A Systematic Review of Thromboprophylaxis for Pelvic and Acetabular Fractures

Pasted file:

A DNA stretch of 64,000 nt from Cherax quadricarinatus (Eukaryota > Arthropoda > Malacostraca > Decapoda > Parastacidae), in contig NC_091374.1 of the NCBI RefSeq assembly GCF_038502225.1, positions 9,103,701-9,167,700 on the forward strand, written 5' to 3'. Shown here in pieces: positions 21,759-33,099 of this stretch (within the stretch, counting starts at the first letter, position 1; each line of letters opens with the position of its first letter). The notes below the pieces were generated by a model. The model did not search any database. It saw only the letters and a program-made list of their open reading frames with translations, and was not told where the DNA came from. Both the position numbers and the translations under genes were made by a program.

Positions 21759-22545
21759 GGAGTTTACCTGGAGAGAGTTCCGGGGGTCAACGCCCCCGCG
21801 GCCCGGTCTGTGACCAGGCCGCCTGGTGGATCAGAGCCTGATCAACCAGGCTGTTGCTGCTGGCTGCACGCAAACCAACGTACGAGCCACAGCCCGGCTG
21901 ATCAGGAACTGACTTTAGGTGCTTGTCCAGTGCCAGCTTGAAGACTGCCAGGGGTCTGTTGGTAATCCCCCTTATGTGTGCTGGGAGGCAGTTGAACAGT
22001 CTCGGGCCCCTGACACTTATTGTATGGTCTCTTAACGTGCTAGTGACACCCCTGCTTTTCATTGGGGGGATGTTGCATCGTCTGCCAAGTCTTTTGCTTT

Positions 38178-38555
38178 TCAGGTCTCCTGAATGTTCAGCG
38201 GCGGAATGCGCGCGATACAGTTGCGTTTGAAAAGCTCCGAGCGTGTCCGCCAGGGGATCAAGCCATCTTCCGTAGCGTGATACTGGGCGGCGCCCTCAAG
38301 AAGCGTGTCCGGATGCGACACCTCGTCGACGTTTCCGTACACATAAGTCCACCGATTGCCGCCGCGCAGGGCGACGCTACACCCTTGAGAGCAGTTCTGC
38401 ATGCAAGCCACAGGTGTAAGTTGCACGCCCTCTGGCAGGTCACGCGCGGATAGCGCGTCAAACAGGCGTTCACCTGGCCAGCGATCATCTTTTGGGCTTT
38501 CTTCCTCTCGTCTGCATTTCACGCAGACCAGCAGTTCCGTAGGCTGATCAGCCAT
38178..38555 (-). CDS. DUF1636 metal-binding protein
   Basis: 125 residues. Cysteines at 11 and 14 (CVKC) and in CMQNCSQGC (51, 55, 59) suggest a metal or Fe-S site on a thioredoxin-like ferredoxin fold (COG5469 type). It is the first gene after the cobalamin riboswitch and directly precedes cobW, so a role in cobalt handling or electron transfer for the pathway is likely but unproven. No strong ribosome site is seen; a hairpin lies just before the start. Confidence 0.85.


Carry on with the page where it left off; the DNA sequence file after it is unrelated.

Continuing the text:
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OBJECTIVES: Pelvic and acetabular fractures have been identified as risk factors for deep venous thrombosis (DVT) and thromboembolic complications. A systematic review was performed to evaluate the effectiveness of thromboprophylactic strategies to prevent DVT or pulmonary embolism (PE) after pelvic or acetabular fractures. DATA SOURCES: Relevant articles were identified by searching MEDLINE, MEDLINE In Process & Other Non-indexed Citations, EMBASE, CENTRAL, and the Cochrane Database of Systematic Reviews. All languages and years indexed were searched. STUDY SELECTION: Manuscripts were included if (1) the study included an intervention or strategy aimed at preventing thromboembolic disease, (2) the subjects in the study had suffered a pelvic or acetabular fracture, and (3) the primary outcome of the study was DVT or PE. DATA EXTRACTION: The intervention, sample size, DVT, and/or PE incidence, and method of diagnosis were recorded for each study. DATA SYNTHESIS: Eleven studies with 1760 subjects were included. Included studies were grouped into 5 types of interventions: mechanical compression devices, inferior vena cava filters, low-molecular weight heparins, ultrasound screening, and magnetic resonance venography screening. Most studies were observational designs with minimal control data for comparison. Quantitative pooling was not possible based on significant study heterogeneity. CONCLUSIONS: Although several strategies have been used to prevent thromboembolism in pelvic and acetabular fracture patients, our results suggest that clinicians have limited data to guide their prophylactic decisions. Well-designed clinical trials to prevent and detect venous thromboembolism in pelvic and acetabular trauma are still needed.
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